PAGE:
Sunday, February 17, 2013

Rolling out the red carpet

The seedling of an idea has come into my mind. I have mostly played the unobserved voyeur in my search for subjects on the street, but I have wondered if I should attempt to interact with these strangers. The timid side of me is fearful of this notion. After recently being awarded a fellowship grant by the Somerville Arts Council (which was awesome!), I started to try to think about the community aspect of the grant. They like you to bring your art into the community. Instantly I thought about how I could bring my art to the streets, where it all begins for me. I would love to have an outdoor show where it looks like my subjects are walking off the canvas. Then came the thought of inviting subjects to participate.

Ok here goes my crazy idea - a red carpet in Union square, inviting passers by to walk down it and be photographed by me. This gives people the opportunity to opt - in, while still giving me the motion of them walking, hopefully still looking natural enough and I have the chance to ask them for information. To the right is my mock up of this scenario. I would have my tripod set up with a rapid sequence of shots in hopes to capture the right one. I can also gather some answers to questions about self-perception of dress. I was thinking I could ask something like "what do you think other's think of your outfit." After this all goes down, I head back to my studio for 6 mons or so, and come back to Union Square with an outdoor show of paintings based on that photography session. Feedback?

Sunday, February 10, 2013

One day your in...

There are a lot of interesting theories on fashion. Ever-changing but cyclical, exclusive but common; every culture experiences this to a certain degree. Some say fashion has always been an attempt to separate the classes, introduced by the high society. This would in theory make it easier to spot out others of the appropriate income bracket. Then comes the trickle down: when bargain shops adopt the same styles, bridging the gap. Now it is time to reinvent the next trend.

In my observation, there are many people that adopt trends to fit in and others that adopt them to stand out. Clothing gives everyone the opportunity to identify their role, sometimes we consciously mold this persona, and sometimes it is subconscious. Some decide they must be the ones others look to for new trends. Others will keep a closet full of basics that will hopefully be consistently "acceptable."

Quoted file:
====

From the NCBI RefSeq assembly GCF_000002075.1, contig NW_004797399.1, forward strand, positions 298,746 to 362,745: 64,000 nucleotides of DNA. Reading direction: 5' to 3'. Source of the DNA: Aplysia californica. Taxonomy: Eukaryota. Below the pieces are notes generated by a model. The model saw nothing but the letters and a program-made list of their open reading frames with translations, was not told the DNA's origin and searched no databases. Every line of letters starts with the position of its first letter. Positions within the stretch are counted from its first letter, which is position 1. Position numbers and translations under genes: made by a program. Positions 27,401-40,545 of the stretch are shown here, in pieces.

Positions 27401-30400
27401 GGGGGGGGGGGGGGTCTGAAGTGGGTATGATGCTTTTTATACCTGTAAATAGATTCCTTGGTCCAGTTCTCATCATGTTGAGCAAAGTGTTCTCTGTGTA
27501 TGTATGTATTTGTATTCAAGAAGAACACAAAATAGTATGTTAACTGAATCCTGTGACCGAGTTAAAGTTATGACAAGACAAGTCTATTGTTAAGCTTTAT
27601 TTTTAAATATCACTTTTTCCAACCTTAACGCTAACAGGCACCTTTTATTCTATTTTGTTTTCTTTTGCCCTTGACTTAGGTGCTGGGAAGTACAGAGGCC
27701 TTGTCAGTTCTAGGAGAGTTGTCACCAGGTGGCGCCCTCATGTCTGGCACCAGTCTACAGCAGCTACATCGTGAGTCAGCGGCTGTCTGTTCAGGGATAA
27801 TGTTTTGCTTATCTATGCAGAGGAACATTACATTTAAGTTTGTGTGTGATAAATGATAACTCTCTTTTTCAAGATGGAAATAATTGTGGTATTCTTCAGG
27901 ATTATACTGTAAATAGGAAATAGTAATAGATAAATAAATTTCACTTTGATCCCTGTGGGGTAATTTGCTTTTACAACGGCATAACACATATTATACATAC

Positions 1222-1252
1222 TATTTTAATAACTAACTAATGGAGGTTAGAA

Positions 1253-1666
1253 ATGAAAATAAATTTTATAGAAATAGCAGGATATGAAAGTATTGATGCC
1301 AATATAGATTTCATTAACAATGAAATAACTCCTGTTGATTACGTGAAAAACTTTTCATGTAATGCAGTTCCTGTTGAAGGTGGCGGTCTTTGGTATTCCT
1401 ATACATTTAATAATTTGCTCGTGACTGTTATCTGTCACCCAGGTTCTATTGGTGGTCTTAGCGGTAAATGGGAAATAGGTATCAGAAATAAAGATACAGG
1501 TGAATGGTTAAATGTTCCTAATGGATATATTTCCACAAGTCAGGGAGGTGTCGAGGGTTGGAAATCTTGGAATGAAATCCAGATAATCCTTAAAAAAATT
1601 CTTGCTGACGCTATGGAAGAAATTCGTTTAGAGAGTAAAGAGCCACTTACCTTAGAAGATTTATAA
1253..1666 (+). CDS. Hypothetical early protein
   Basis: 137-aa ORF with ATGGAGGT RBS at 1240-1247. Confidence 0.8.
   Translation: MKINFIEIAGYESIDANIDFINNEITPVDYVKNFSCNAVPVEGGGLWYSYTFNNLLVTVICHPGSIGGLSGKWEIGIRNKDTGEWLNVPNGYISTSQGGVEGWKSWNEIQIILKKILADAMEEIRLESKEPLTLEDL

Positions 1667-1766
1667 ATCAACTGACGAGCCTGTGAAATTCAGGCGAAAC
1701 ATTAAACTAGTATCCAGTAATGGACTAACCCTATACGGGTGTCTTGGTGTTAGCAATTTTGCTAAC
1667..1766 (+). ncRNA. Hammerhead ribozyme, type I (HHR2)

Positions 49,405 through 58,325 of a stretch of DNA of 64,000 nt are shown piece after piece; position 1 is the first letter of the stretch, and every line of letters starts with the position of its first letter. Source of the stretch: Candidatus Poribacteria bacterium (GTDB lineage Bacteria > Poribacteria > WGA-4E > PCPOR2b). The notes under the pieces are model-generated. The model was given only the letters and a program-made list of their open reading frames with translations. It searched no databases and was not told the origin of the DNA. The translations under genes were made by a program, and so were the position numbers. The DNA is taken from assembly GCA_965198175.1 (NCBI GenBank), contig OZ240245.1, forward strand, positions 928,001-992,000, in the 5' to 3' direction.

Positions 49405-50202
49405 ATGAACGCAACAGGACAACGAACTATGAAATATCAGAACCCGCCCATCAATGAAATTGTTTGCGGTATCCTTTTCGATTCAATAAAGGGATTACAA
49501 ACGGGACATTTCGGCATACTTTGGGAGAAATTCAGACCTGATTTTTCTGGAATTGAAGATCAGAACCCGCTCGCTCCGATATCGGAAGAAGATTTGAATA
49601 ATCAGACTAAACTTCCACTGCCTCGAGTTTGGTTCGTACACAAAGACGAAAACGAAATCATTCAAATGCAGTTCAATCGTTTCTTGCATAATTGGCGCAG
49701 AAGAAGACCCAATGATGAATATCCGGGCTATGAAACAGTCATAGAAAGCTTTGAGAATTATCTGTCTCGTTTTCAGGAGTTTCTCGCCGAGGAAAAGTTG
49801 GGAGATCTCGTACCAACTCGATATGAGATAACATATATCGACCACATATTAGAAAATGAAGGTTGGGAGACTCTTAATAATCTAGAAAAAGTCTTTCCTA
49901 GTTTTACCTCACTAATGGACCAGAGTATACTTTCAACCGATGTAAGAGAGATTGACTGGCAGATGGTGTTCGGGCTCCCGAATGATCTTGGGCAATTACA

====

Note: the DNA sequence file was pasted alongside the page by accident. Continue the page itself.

My earliest memories of caring about what I wore came around Middle School. This is a pivotal time for kids in their mico-societies, as they are quickly defined as cool or uncool, with heavy emphasis on their attire. In the seventh grade, I remember I made the decision to wear purple every day for that school year. I think I told myself that if I made one decision - color, maybe no one would focus on the rest. It is suffice to say, I didn't end up in the cool group...

Right: "School Uniform" Oil on canvas with Fleece, wool and suede. 24” x 42”

Friday, February 1, 2013

Traditional meets unconventional

Though my process of using fabric instead of canvas in this instance is unlike most, the remaining methods I use are as traditional as Renascence paintings. In my current piece I have stretched hot pink fabric instead of canvas then gessoed only his silhouette. (This is a bit painstaking but I love the finished look of being surrounded by a flat material background.) Next I work on my underpainting - sketching with two opposing colors of thinned paint.

Every oil painter works differently, but I usually start in with oils of high contrast and vibrant colors. I chose this photo of a fellow artist in my studio as a reference in part because of the excellent light and shadow effect of his drink. That and as you will see later, he is wearing an ant vest along with this hot pink ruffled shirt. (side note - he came to my opening wearing this, he must have wanted a painting to happen!)

After a few coats of coloring blocking in this style, I start to use liquin to glaze colors on. This gives depth to the piece, especially when dealing with skin tones. Below I did a thin coat of green all over - I like to go back and forth with greens and reds while I continue to work. The photo has a bit glare because it is very glossy when a glaze is wet.